Skip to content

  1. Research
  2. Research areas
  3. National Centre of Excellence for Food Engineering
  4. Our impact
  5. How our research is unlocking the potential of garlic waste

How our research is unlocking the potential of garlic waste

Garlic is a staple in UK cooking. We’re getting through more and more of it in everything from pasta sauces to curries.

As a result of our increasing usage, the industrial processes surrounding the ingredient have had to quickly adapt to demand. But due to garlic’s unusual composition, we still don’t know what to do with the waste.

The William Jackson Food Group and Sheffield Hallam University have partnered to investigate further.

The William Jackson Food Group is a 167-year-old family food business, home to brands such as Abel & Cole and Belazu. 

Its MyFresh business supplies fresh ingredients into the food manufacturing and food service sectors and uses substantial quantities of garlic, producing 1,000 tonnes of garlic waste every year.

Similar green waste is often treated by anaerobic digestion — which is the breakdown of organic material by micro-organisms in the absence of oxygen.

This yields useful organic compounds such as bioethanol. However, when it comes to garlic, antimicrobial compounds interfere with this process.

What we did

Under the direction of FoodWasteNet, a project to investigate alternative methods to extract valuable compounds from garlic waste was developed. 

This hypothetically yielded an extract that could be used either as a food preservative, or as a garlic flavouring. It would also leave residual solid material suitable for anaerobic digestion.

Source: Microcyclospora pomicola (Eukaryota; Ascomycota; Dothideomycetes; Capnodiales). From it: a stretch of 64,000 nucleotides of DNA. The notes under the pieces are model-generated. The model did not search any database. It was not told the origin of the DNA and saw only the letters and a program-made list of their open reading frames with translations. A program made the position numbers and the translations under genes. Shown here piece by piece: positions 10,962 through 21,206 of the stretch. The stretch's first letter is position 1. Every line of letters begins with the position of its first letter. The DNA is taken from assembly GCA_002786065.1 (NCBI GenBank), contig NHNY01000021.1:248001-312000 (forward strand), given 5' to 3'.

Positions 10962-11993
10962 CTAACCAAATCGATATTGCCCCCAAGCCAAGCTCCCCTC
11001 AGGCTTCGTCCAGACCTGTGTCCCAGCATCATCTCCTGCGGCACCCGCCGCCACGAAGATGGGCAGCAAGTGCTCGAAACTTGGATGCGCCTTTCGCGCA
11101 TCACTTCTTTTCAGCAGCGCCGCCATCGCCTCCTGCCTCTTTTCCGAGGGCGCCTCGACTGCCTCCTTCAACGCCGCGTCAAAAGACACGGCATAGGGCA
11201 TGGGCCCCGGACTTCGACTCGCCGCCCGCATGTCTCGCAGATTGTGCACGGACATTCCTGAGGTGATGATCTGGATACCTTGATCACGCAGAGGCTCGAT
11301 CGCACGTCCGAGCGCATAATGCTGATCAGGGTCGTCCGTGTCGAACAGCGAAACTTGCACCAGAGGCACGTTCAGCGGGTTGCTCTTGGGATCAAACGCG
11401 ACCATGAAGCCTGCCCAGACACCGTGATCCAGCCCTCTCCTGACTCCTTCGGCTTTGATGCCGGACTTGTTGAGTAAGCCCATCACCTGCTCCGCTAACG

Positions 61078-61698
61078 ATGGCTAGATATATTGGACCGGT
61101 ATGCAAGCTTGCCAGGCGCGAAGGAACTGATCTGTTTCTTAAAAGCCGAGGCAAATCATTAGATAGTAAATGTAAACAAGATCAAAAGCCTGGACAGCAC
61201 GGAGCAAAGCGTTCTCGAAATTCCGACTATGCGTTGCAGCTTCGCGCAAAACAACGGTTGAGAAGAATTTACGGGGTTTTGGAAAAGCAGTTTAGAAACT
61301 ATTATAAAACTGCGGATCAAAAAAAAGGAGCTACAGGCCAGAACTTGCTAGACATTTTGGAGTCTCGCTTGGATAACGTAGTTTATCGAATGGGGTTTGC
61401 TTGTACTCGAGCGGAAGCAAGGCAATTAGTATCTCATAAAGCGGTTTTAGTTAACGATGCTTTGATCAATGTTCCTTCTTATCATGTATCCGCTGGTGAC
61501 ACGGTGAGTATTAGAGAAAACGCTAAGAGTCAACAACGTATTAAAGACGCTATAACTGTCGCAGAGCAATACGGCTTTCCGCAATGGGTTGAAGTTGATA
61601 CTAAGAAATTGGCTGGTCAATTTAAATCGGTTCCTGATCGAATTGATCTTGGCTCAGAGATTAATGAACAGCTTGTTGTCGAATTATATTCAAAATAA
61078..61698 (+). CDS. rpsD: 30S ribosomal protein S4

The results

Working closely with the University of Aberdeen, Bangor University, and the Biorenewables Development Centre at York, the investigation has succeeded in isolating and characterising a concentrated garlic oil from industrial garlic waste.

This pungent oil has potential for use as a concentrated flavouring — equivalent to many times its volume in garlic cloves. Preliminary studies have also shown the treated material to be up to 60% more efficient for anaerobic digestion when compared to the untreated garlic waste.

Studies to optimise the process are ongoing, however this investigation is unlocking the potential of industrial garlic waste — and may prove useful for other green waste streams.

They say

“We are committed to making the most of the agricultural crops we use and this FoodWasteNet-funded project gave us the opportunity to access the expertise of some of the UK’s leading academic experts in the field.”

Gavin Milligan, ESG Director at the William Jackson Food Group

Share this page

Cancel event

Are you sure you want to cancel your place on Saturday 12 November?